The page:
UBC Community, Partners, and Alumni Publications

Carnegie focus, no. 2 Carnegie Community Centre (Vancouver, B.C.) Feb 28, 1987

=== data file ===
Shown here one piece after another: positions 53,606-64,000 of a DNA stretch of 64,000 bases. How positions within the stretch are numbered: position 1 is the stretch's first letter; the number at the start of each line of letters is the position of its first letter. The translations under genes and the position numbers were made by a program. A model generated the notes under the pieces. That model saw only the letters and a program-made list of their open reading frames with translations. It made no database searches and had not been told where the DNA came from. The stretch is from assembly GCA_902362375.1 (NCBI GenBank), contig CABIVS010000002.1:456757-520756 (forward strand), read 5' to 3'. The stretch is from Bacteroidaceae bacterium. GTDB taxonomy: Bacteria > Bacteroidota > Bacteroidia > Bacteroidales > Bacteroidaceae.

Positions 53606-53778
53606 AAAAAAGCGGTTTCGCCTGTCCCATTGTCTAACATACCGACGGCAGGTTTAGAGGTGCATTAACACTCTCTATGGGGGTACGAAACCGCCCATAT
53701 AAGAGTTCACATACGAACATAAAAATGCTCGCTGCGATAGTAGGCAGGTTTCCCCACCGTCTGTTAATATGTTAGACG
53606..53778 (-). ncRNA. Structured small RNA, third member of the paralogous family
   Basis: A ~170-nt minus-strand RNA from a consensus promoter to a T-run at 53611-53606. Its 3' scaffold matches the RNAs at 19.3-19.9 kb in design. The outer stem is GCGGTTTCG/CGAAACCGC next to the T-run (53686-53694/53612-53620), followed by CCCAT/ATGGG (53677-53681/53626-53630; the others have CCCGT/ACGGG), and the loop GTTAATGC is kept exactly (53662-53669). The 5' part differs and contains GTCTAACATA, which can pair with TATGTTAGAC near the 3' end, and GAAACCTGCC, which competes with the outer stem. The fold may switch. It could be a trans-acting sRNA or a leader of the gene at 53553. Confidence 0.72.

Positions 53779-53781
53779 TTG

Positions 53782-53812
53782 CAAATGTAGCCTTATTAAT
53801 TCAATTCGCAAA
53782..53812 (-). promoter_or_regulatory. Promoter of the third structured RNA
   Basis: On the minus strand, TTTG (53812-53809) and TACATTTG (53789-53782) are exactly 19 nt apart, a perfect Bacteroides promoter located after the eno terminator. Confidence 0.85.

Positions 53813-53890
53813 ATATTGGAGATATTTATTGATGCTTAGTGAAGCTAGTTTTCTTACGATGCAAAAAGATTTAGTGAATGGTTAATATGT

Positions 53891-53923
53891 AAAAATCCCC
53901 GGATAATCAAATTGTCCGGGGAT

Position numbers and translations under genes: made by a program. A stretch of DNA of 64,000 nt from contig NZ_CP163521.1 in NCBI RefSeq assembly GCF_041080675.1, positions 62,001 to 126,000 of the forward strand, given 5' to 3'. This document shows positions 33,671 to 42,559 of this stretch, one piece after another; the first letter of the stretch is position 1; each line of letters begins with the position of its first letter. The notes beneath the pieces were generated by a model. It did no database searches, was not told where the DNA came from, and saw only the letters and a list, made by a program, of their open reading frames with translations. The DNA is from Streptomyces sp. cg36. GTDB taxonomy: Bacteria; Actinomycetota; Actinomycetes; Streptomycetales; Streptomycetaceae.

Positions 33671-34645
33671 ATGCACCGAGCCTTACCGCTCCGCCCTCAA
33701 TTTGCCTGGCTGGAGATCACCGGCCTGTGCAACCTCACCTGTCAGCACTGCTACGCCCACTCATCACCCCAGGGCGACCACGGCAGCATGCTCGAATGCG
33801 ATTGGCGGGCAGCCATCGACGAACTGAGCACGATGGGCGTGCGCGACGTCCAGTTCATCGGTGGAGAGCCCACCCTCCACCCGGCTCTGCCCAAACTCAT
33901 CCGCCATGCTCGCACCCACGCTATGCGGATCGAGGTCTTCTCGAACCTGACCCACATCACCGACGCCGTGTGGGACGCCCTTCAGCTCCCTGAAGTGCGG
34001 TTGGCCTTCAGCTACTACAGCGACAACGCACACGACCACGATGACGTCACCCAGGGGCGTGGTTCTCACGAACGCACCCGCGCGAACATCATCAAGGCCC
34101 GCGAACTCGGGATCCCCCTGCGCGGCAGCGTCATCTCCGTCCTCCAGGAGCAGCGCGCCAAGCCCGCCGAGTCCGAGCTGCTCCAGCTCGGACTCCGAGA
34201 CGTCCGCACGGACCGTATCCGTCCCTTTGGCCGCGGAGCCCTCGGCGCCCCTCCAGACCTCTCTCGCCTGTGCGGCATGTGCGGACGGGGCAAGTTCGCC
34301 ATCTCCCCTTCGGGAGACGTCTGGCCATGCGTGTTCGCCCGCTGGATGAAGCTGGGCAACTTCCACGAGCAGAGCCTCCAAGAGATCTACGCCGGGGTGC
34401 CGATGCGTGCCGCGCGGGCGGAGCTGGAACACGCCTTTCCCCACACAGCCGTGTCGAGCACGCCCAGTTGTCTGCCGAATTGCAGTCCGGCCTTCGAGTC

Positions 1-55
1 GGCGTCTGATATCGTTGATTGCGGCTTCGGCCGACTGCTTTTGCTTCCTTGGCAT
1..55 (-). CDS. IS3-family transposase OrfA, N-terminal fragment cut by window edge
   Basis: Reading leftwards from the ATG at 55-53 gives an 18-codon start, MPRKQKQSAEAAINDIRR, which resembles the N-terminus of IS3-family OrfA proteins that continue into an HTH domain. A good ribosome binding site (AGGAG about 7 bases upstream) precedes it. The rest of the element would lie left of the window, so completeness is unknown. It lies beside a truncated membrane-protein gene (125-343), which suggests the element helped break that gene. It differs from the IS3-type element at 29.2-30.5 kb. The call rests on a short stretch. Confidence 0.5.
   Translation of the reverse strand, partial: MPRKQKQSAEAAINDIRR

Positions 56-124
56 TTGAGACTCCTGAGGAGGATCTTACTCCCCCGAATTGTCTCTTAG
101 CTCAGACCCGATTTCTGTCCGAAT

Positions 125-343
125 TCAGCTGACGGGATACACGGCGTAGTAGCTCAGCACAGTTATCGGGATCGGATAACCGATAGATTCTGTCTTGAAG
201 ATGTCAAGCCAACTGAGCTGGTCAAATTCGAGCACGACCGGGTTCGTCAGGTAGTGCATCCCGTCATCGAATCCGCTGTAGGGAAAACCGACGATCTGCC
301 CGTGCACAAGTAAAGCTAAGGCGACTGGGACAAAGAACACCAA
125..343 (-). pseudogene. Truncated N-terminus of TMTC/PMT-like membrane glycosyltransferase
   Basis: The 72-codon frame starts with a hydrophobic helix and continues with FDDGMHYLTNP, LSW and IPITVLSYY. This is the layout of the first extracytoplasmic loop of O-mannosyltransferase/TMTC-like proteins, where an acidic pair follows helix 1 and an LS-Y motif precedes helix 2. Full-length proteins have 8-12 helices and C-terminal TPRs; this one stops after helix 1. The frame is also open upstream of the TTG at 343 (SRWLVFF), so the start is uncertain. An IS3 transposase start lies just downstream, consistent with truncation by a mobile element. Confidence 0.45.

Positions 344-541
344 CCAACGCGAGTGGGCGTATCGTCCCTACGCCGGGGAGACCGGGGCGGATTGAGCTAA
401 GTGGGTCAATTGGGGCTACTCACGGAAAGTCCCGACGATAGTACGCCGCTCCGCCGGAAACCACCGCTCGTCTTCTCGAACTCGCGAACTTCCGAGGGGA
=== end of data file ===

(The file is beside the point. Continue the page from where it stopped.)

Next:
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I FIRST MEETING A BIG ~UCCES~ 'Concerned and having some-thing to say.' These words describe the vast majority at the first meeting of FOCUS. If you missed it, the first meeting of the Friends of Car-' negie Users' Society on Sunday ~Feb.I, was a big success. About 100 members were there in the Theatre, and they made many valuable and positive suggestions on how to improve things at Carnegie. LONGER HOURS - MORE PROGRAMS -The first topic on the agenda was - how to convince City Hall that Carnegie needs more pro-grams and longer hours. Members said that we should go to City Hall with a united voice, using statistics and petitions, and explain that Carne gie is unique and vital; that re s idents of the Downtown Eastside use . the Centre as their "living room". One member said that Carnegie should be open until 4 a.m. to offer a sa f e refuge for people. Other sug gestions: an expanded mus ic program; more youth act-ivities; more programming for natives, Chinese and other eth-nic group s ; a noon-hour "speak-.-" ers' corner" so peop l e can . debate and make spe eche s on ~ny topic they like; the wood-work shop should make screens · for the back windows so that they are safer for ch i ldren. City Ha ll should a l s o be ad -vized that many other community centres receive outside dona-tions of funds and professional services to keep inside costs 1own, as well as hi ghly or gan -ized ! und~ra ising e f forts. Ray -Cam, LOr instanc~, ra ises a l-most $100,000 a year to adi its programs. Carnegie, being in a P?Verty ~rea, must rely on pub-lic funding to remain vi able. A g?od point wa s made by a long-t i me member who said that the service s prov i ded by Carneg i e far outwiegh those of other c~vic agemcies in reducing lone liness and even the crime r a t e . LET'S STICK WITH MAJORITY VOTE The next topic was - how do we convince City Hall that Carnegie shoul<l remain free of domination by any one city agency? Members are concerned that if Carnegie comes under the Parks Board then we .will be turned in-to a n-iock" facility that charges hign fees to use it. We would have to pay to use a deck of cards, pay by the hour to shoot pool or use the gym ... Under Parks we would have to compete with 22 other centres to get attention and money from them. Many of these centres have bee n doing this for years and have developed very sophisticated and professional methods of get-ting their requests priority. Members want a special agree-ment between Carnegie Community Centre Association and Parks, School Board, Libraries and Social Planning - the so-call~d five part harmony - to run Car-negie. There was general agree-ment that Carnegie has done well with Social Planning, the main agency that we deal with now. 11111111 II II Ill II Ill Ill Ill Ill Ill Ill I Ill 111111111111111111111111111111111111111111111111111111111111111111111111111111111111111111111111111111111111111111111111111111111111111111111111111111111111111 OPPENHEIMER: BEST & BETTER' --': ·, , ,, , , ,, .. , ... , .... .. . IIURIZAY FOR THE VOLUNTEERS! ! ! . The Carnegie volunteers got a lot praise at the meeting. THEY MAKE CARNEGIE RUN! Based on minimum wage, volun-teers contribute over $200,000 worth of time and labour to the Centre each year. They should get more recognition and even more "pay" (in the form of coffee tickets). This led into the subject of fund-raising. The financial situation of the Association is looking brighter because of the Star B1ngo events and we whould be out of -the hole in a number of months. Other ideas for fund-raising: run a meals-on-wheels program for shut-ins in the neighbour-hood; solicit funds from busi-nesses in the area; hold regu-lar benefit concerts with local celeb:ities; r~sume the bingo here 1n Carnegie (this last is being done as soofr as a licence comes from V1ctoria). An idea that got . an enthusi-astic response was to build a foodcart on wheels and take it to parks and ball games and sell hot dogs and cookies. 11111111111111111111111111111111111111111111111111111111111111111111111111111111111111111111111111111111111111111111111111111111111111111111111111111111111111111i1111111111mmmmnnmmmmn Last Sunday evening I attended the FOCUS meeting, in the Carnegie Theatre The meeting was chaired byMuggs Sigurgeirson and Bill Deacon of the Learning Centre. This meeting was better attended than any previous Board meetings that I've seen in this Centre. Very few strong words were spoken and ~lthough the people were seriously interested and emotipnally involved, there were no outbursts of temper - we proceeded in a calm, businesslike atmosphere; thus disproving the common euphemism that a Carnegie meeting is like a night with the Marx Brothers! A general caucus like this should be held once a month, so that the Board members can know the concerns and hoped-for direction of members: before conducting business or dis semina ting policy. # 710 What is Happennin g : On Wednesday morning an assess ment meeting was held on the 3rd floor - to get to work on ideas and suggestions of the first meeting of FOCUS. 1) A\derman Carole Taylor heads a committee dealing with com-munity concerns and problems. On Thursday afternoon, Feb.12, Bill Deacon, Muggs Sigurgeirson and Paul Taylor will go and talk to her and the committee about the concerns and hopes for impro vement in Carnegie. 2) The Parks Board meets on Mon-day night and the desire for community input and suggestions will be expressed there. 3) Joe Boucher and Michelle have excellent ideas for native involvement - elders telling AND l ·ll N Jl - l: A I ~ I NG . . . the history and spiritua l life of the Original People; another is a program for woodcarv i ng skills and art. Chines e and other patrons of ethnic back-ground will be making similar efforts to promote their cul-tures. 4) Fund-raising ideas are going through the Program Committee and the Volunteer Committee. a wry comment at the meeting was, "Hopefully our next pro-blem will be how to spend money! "' The next meeting of FOCUS will be on Sunday, March 1, at 7:00pm. So far the agenda will cover CRAB and knives and reports on what happenned at the City meetings. See you there! 111111111111111111111111111111111111111111111111111111111111111111111111111111DI111111111111111111111111111111111111111111111111 II Ill 111111111111111 Ill 111111111111111 l.'.O.W. T WOMEN ON WELFARE Fe are a group of women who working together for better reforms to welfare. We believe in our own individuality; how-ever, we have a common input. · We have no political, sexual or racial prejudices: EVERY woman is welcome. We do n~t · accept or give abuse. We try to give each other moral sup-port and be non-judgemental. We try for a consensus on iss-ues or have a democratic vote. We believe in the abolishment of poverty and in the distrib-ution of information. Also, all work on W.O.W. is done by Volunteers. We meet every Thursday at 217 Main Street from 3:00pm-3:30pm. For more information contact the following people at 681-8400: Beverly Stebner;Chairperson Sheil a Baxter;Facilitator Cora Case ;Secretary The UBC Library and UBC Learning Exchange would like to thank the following participant for his contributions to digitizing this community-generated document: Wilson Liang This community-generated work was digitized and deposited to cIRcle, UBC's open access digital repository, as part of the Digitizing Community Memories project of the Making Research Accessible in the Downtown Eastside initiative (MRAi). In collaboration with the UBC Learning Exchange and UBC Library, the project provided training and support for community members in the Downtown Eastside to digitize and make openly available community-generated materials.  This project aimed to increase access to historic Carnegie Centre publications and preserve these unique materials for years to come.  For more information on this project and the UBC Learning Exchange, please visit learningexchange.ubc.ca  November 30, 2017